Discerning how to vote as a Catholic

By Father Louis Arceneaux, C.M.

Published in Today’s American Catholic

I am an active Roman Catholic priest.  I am opposed to abortion and I wish we Roman Catholics in leadership had done and continue to do a much better job of promoting the dignity of every human being from the moment of human life within the womb of a woman to the day of death.  

At the same time I am opposed to the view that is espoused by far too many Catholic clergy, Religious and laity that declares that opposition to abortion is the overriding issue when making choices of candidates for any position of public office from members of Congress to governors and Presidents. I am not alone in that position. Actually the U. S. Conference of Catholic Bishops agrees with that position. 

In  their document “Forming Consciences for Faithful Citizenship,” they state “Catholics often face difficult choices about how to vote. This is why it is so important to vote according to a well-formed conscience that perceives the proper relationship among moral goods. A Catholic cannot vote for a candidate who takes a position in favor of an intrinsic evil, such as abortion, euthanasia  …or racist behavior,  if the voter’s intent is to support that position. In such cases a Catholic would be guilty of formal cooperation in grave evil. At the same time, a voter should not use a candidate’s opposition to an intrinsic evil to justify indifference or inattentiveness to other important moral issues involving human life and dignity.

There may be times when a Catholic who rejects acandidate’s unacceptable position may decide to vote for that candidate for other morally grave reasons. Voting in this way would be permissible only for a truly grave reason, not to advance narrow interests or partisan preferences or to ignore a fundamental moral evil.” (#s 34 -35)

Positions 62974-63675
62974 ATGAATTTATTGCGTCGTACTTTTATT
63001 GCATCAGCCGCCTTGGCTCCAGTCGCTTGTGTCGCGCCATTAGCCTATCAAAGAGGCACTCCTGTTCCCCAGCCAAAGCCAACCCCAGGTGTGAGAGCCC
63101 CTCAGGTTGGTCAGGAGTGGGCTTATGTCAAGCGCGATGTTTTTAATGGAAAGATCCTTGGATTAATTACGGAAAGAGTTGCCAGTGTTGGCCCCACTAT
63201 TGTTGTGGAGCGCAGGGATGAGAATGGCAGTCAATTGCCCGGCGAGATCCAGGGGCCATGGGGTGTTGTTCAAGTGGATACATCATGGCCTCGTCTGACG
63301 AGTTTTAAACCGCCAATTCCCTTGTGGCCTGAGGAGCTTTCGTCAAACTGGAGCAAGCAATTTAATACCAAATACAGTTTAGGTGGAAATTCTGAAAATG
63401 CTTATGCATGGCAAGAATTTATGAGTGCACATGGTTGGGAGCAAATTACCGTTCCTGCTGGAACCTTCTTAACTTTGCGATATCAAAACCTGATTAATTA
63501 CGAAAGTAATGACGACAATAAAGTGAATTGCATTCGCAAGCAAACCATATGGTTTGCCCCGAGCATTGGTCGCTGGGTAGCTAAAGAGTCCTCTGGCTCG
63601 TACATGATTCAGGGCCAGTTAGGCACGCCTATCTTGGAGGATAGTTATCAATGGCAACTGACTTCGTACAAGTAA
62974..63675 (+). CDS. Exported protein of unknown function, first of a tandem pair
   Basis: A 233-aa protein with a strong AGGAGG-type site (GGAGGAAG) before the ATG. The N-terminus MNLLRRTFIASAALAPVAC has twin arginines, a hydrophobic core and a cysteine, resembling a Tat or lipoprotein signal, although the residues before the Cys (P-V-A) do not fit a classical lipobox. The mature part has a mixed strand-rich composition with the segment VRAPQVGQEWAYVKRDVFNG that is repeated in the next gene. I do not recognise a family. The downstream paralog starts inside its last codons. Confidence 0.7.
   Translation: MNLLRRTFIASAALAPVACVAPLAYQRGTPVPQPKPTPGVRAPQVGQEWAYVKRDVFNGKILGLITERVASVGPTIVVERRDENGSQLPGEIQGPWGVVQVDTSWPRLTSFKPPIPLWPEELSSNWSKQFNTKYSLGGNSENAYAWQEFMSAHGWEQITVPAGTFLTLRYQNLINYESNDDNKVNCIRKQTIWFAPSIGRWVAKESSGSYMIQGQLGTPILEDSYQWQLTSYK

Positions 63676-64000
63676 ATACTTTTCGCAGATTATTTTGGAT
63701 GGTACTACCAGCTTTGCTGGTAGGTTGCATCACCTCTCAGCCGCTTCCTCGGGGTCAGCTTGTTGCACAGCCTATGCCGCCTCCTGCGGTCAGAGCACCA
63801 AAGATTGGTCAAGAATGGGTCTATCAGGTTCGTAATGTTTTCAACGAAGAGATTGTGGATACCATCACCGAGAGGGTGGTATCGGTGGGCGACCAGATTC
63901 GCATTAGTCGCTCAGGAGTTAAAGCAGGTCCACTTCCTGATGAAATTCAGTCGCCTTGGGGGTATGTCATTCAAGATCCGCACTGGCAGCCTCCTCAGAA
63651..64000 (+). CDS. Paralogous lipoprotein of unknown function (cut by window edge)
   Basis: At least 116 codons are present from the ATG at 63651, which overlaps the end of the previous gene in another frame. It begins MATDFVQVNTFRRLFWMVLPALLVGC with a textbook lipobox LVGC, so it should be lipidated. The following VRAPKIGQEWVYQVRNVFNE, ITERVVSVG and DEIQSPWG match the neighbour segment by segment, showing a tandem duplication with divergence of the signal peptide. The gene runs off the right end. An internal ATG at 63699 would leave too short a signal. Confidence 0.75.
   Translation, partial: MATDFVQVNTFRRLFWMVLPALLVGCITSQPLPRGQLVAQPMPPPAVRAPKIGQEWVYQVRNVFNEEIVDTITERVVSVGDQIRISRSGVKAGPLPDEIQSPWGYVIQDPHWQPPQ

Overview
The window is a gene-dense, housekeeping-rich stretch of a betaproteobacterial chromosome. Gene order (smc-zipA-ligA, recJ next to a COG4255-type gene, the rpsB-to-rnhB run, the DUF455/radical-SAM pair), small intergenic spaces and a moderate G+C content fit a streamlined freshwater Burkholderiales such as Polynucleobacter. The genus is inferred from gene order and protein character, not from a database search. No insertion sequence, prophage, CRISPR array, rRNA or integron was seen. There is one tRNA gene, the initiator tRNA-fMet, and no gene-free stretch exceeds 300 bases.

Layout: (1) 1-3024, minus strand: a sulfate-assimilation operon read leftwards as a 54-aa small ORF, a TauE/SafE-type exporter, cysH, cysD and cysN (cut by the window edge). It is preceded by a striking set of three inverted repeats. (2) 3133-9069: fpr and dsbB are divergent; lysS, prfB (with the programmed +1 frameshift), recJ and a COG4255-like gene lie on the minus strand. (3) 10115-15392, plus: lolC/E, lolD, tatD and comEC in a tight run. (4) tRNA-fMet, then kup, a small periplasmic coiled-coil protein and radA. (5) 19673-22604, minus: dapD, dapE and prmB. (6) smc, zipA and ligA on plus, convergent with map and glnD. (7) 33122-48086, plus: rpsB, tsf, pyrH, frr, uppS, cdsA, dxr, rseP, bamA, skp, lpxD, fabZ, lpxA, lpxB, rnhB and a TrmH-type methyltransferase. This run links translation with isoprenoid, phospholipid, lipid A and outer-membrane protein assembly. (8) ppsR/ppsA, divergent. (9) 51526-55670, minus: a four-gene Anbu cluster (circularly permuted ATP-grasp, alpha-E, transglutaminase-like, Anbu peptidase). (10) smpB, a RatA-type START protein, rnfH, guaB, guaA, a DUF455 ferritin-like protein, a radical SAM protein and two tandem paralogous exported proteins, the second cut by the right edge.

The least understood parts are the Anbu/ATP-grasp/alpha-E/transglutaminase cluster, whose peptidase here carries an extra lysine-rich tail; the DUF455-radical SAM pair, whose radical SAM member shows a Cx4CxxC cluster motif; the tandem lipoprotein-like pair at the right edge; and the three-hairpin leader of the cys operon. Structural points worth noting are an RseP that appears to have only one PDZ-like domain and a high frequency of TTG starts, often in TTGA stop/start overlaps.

I appreciate  the carefully composed document of our Catholic bishops. However, at the U.S. Bishops’ Fall, 2019 gathering, they approved a letter to be included with the full document. In that letter, the bishops expressed the view that opposing abortion was the preeminent issue facing Catholic voters. A number of bishops, including Cardinal Cupich and Bishop McElroy opposed this narrow focus but did not gain approval of their approach.  We voters must deal with a detailed document that presents a complex approach and a letter that is more narrowly focused. 

As a result, Catholic voters need to reflect and decide how they will form their personal consciences based on what they learn from our bishops, from other sources of Catholic social teaching and how they think the views of the candidates live up to the totality of Catholic social teaching.

In making our decisions about voting, we need to realize that there is much more to being pro-life than being opposed to abortion. We need a consistent ethic of life that supports all life issues, including the life of our planet. Pope Francis as well as Cardinal Cupich and Bishop McElroy have all written and spoken out in this way for a true complete pro-life approach to life and voting.

Bishop McElroy spoke to the challenges in a lecture he gave on “Conscience, Candidates and Discipleship in voting” at the University of San Diego on February 6, 2020.  In that presentation, he made the salient point that we do not vote for issues alone; we vote for particular candidates, applying what the Bishops said about reasons for choosing one candidate over another. He also noted that it is not only the candidates position on a particular issue that is important but also the candidates opportunity, competence and character that matter. We need to be clear that the candidate is a person of  honesty and integrity, that he or she is competent to affect the issues and will have the opportunity to do so.   

As we prepare to vote in November, we need to reflect prayerfully which candidate will promote and have an impact on carrying out  more of our Catholic social principles such as  the dignity of the human person, the common good of all people and care of our planet. No candidate is perfect and yet we are called to choose the most capable.

Louis Arceneaux, C.M. 4.4.2020

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